Deep-fried bread balls. Need I say anymore? These moreish little dough balls are a Puglian stable when dining at a restaurant or attending a festival. These delectable spheres come to your table just after you’ve ordered your meal from the menu. This always hits the spot in my book. You’re hungry and anticipating devouring your food and then, as if by magic some fried bread arrives in front of you – well, hello! Mounded up on a plate, you find yourself thinking there is no way you’ll be able to eat them all. The next thing you know, you and your partner are in a heated debate discussing who deserves to have the last one. You then decide to cut it in half.
Even though they’re fried, Pittule are unusually light and don’t give you that greasy after taste. And that’s what Italians do so well, making bread seem like a healthy option.
500g ‘00’ Flour
12.5g Fresh yeast
Olive oil for deep frying
Method Makes 40 – 50 Pittule
- Dissolve the yeast in a little of the water.
- Put the flour into a large bowl and make a well in the center.
- Pour the yeast into the middle and a pinch of salt. Pour the remaining water in slowly using your hands to incorporate the flour.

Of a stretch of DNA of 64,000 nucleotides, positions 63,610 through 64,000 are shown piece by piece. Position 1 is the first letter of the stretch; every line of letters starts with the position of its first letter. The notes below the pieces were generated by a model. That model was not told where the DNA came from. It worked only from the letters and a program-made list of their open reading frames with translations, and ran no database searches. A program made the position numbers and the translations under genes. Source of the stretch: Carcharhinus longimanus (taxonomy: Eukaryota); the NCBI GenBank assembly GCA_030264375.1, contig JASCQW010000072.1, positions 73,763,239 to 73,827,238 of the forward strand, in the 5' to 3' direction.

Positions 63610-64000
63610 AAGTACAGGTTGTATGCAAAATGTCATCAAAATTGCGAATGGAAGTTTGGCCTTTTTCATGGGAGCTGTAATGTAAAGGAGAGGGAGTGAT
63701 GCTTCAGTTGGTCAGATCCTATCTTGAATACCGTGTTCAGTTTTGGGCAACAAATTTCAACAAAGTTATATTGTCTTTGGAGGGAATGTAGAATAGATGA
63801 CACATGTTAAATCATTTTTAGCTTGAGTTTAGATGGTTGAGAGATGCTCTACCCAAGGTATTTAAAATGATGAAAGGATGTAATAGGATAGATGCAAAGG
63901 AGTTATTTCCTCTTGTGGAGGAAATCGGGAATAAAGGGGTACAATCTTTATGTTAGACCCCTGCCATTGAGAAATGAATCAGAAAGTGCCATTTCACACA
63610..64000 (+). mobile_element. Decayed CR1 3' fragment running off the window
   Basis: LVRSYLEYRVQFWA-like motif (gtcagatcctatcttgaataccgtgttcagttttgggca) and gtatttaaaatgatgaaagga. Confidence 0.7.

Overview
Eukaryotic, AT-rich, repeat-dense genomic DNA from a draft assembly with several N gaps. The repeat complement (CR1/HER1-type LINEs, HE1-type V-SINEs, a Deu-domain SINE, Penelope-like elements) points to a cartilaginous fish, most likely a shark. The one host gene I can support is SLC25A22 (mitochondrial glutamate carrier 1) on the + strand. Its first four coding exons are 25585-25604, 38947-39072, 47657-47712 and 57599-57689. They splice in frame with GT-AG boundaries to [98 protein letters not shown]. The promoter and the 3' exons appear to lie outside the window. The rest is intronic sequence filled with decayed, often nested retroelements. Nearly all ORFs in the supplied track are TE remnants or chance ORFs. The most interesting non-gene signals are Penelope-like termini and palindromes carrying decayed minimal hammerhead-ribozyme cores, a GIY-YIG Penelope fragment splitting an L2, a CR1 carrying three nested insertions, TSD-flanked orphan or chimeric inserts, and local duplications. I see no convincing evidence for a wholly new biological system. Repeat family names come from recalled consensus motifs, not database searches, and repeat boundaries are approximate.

- Knead the wet dough in the bowl by hitting it against the side.
- Leave for 3 hours under a teatowel in a warm place.
- Put approximately 2-3inches of oil (enough to deep fry) in a deep frying pan and heat until piping hot.
- Pick a small amount of the wet dough up with your left hand. Make a fist to push the dough up between your your index finger and thumb. Wet your right hand and scoop the small ball shape from your left hand, then drop into the hot oil. Leave to fry for 30 seconds or so until puffed up and golden.
- Drain on some kitchen towel.
- Sprinkle with a little salt, serve immediately.
*The dough is very wet, don’t be scared. Make sure you knead it in the bowl. Pick it up and slap it against the side of the bowl. It will eventually become a smooth batter.
*You can fry in sunflower oil to save on money, but they don’t taste as nice.